Cape Town: The Police Department on Wednesday tabled its plans in Parliament to open a police university next year.
Briefing the National Assembly’s portfolio committee on police, Lieutenant General Nobubele Mbekela, the divisional commissioner responsible for human resource development, said the plan was to turn the present police academy in Paarl into a police university.
The department is currently in talks with the Department of Higher Education and Training, and with the University of South Africa (Unisa) on setting up the university. However, a memorandum of understanding (MoU) has yet to be signed, while the programmes that the department wishes to provide at the university have yet to be accredited.
Plans to set up the police university began two years ago and police officials have based some of their plans on the military academy in Saldanha, while benchmarking against overseas police colleges.
The department has so far trained lecturers with the help of the Public Administration Leadership and Management Academy (Palama) and plans to take on 120 full-time learners in the initial intake in 2014 before moving to distance learning.
Mbekela said the idea is that learners would enter the university with a matric exemption and pay for the tuition out of their own pocket, using their police salaries to cover the cost of tuition.
However, the chairperson of the committee, Annelize van Wyk, and MPs were concerned that the department had not introduced the plan to set up a university in its budget vote speech earlier this year.
Van Wyk and MPs also raised questions on the cost of setting up such a university, and questioned whether it was necessary to set up a police university when distance-learning courses for police were already offered by Unisa.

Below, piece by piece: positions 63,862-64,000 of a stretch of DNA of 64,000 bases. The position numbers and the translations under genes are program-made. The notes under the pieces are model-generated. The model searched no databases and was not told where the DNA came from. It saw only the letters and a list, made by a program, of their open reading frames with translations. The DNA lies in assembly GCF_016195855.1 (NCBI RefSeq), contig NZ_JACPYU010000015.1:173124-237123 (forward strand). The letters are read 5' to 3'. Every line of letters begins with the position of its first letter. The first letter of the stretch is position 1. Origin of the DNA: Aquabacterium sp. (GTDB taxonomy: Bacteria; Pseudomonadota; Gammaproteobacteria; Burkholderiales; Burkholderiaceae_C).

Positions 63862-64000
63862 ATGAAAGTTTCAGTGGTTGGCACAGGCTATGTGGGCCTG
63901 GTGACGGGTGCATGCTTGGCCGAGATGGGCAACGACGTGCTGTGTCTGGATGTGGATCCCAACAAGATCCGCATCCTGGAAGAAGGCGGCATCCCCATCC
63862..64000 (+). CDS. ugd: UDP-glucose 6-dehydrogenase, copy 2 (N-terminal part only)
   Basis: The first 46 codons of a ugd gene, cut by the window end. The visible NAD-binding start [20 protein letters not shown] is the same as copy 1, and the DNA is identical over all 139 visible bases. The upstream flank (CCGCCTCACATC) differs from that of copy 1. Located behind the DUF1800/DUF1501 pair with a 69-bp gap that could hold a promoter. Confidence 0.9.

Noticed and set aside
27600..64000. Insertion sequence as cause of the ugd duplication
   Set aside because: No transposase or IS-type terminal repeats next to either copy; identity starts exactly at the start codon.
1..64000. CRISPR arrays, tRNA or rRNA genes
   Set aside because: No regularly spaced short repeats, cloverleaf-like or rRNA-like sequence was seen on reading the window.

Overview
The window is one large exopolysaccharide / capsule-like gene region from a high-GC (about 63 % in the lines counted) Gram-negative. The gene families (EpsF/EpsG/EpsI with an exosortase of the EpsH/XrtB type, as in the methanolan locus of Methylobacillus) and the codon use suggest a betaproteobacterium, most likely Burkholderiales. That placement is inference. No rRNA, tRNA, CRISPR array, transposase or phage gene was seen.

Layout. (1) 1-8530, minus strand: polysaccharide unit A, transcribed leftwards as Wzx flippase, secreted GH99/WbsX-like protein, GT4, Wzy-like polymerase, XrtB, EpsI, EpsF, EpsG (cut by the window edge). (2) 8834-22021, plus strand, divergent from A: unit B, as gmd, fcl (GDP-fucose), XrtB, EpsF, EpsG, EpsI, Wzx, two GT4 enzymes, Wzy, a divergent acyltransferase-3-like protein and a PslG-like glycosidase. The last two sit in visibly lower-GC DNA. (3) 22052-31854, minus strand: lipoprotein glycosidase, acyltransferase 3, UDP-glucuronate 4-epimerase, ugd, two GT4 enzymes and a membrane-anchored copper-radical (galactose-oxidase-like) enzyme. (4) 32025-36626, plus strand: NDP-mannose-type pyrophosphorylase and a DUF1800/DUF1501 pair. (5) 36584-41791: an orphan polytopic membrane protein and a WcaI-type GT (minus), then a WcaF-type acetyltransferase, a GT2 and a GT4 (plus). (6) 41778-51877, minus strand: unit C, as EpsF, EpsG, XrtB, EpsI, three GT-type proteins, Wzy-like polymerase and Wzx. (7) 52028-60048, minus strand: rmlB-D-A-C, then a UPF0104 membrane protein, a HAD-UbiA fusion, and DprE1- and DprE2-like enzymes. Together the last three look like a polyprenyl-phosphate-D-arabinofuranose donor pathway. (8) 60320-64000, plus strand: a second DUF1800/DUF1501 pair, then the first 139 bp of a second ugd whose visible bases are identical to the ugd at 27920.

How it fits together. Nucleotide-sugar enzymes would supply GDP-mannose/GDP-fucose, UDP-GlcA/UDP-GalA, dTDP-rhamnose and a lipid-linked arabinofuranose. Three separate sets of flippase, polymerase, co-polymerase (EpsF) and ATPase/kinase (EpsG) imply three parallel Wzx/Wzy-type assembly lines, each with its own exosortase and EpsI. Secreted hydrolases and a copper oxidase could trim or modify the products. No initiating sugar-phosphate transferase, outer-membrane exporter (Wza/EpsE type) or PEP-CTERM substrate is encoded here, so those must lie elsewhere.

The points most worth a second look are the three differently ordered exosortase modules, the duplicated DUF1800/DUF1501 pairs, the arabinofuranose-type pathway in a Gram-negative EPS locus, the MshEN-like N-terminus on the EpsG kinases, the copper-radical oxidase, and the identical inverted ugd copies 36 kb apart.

Van Wyk said the department must provide the committee, by 12pm next Friday, various documentation, including the MoU with Unisa and a complete breakdown in the budget to set up the university.
Rooting out corruption
Meanwhile, Lieutenant General Nkayishane Mazibuko, the acting deputy commissioner of human resource management and development, said the police had set up a task team to look into the setting up of an anti-corruption unit within the department.
He said the terms of reference for the task team have yet to be finalised.
Mazibuko also updated the committee on the progress of an ongoing audit of police members convicted of serious crimes, which aims to root out criminality in the police service.
The audit has revealed that 1 448 police members have criminal convictions relating to serious crimes.
Mazibuko said members have been nominated to serve on the boards of fitness to assess and vet police members to ensure against criminality. The boards will commence work this month.
He said the department is currently refining its strategy dealing with disciplinary processes and is busy vetting all police officers for criminality.